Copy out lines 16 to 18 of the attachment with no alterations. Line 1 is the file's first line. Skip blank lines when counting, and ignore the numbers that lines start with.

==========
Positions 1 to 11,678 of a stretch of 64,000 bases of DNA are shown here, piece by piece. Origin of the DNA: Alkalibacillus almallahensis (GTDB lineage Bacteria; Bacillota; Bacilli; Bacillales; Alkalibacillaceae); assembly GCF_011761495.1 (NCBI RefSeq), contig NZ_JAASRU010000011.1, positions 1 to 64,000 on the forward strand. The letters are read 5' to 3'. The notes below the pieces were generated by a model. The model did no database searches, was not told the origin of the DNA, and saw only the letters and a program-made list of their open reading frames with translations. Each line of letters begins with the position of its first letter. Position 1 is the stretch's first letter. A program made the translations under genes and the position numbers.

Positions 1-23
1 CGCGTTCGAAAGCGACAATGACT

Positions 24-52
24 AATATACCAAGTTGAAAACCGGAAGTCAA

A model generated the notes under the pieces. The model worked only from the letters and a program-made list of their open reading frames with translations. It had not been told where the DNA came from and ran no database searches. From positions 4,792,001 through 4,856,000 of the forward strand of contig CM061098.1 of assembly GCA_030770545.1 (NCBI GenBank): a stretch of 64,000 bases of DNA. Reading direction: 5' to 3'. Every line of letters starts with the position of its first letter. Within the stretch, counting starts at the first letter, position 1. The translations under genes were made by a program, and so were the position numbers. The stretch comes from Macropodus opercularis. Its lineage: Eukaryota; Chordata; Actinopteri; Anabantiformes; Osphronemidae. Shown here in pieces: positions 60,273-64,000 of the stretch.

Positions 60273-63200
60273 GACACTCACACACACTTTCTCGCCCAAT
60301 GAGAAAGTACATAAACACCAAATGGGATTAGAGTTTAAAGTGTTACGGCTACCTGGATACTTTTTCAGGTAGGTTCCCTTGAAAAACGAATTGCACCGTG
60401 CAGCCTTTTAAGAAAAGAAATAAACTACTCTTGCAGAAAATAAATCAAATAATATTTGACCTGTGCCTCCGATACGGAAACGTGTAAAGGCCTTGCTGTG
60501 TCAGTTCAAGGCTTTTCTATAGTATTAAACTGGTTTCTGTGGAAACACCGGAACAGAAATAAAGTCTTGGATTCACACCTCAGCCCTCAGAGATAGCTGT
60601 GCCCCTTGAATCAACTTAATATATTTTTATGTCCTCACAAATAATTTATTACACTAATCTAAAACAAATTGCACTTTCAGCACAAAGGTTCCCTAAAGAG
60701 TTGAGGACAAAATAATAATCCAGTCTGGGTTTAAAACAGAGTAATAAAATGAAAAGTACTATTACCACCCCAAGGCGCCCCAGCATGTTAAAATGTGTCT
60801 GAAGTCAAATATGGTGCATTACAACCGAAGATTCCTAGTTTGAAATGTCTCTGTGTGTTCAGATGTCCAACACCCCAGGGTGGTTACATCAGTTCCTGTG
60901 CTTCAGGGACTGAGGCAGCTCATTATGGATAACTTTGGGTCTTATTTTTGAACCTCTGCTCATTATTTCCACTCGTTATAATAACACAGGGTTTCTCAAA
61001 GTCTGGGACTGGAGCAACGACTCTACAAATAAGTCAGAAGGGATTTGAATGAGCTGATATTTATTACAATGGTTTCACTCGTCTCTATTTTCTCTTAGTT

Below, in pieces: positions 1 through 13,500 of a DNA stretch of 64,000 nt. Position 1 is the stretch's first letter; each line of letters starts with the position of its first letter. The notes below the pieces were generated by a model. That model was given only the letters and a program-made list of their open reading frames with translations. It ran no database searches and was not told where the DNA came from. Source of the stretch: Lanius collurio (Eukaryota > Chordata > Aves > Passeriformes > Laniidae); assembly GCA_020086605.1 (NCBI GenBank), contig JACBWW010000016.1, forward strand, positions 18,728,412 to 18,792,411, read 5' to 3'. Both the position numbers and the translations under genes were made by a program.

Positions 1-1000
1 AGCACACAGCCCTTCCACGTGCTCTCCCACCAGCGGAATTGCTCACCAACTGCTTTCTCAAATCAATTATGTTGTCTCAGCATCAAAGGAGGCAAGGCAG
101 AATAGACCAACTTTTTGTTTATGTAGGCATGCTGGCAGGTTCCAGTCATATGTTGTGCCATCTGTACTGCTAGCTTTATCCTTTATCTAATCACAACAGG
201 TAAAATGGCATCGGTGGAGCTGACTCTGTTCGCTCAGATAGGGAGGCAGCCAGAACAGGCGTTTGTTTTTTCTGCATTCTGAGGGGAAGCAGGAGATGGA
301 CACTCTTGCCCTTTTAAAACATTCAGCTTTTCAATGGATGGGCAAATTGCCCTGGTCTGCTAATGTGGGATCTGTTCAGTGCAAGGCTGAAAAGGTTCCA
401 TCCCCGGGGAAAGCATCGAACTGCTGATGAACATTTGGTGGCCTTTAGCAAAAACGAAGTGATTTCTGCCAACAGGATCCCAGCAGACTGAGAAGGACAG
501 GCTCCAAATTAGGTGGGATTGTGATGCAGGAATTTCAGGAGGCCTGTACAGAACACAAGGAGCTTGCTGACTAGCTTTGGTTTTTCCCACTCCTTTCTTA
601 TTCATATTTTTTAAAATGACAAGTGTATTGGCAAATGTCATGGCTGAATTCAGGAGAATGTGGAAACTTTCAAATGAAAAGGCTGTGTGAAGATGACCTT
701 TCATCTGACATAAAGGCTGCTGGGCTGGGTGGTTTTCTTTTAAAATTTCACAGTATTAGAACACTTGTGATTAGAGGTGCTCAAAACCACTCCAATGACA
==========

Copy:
61001 GTCTGGGACTGGAGCAACGACTCTACAAATAAGTCAGAAGGGATTTGAATGAGCTGATATTTATTACAATGGTTTCACTCGTCTCTATTTTCTCTTAGTT

Below, in pieces: positions 1 through 13,500 of a DNA stretch of 64,000 nt. Position 1 is the stretch's first letter; each line of letters starts with the position of its first letter. The notes below the pieces were generated by a model. That model was given only the letters and a program-made list of their open reading frames with translations. It ran no database searches and was not told where the DNA came from. Source of the stretch: Lanius collurio (Eukaryota > Chordata > Aves > Passeriformes > Laniidae); assembly GCA_020086605.1 (NCBI GenBank), contig JACBWW010000016.1, forward strand, positions 18,728,412 to 18,792,411, read 5' to 3'. Both the position numbers and the translations under genes were made by a program.

Positions 1-1000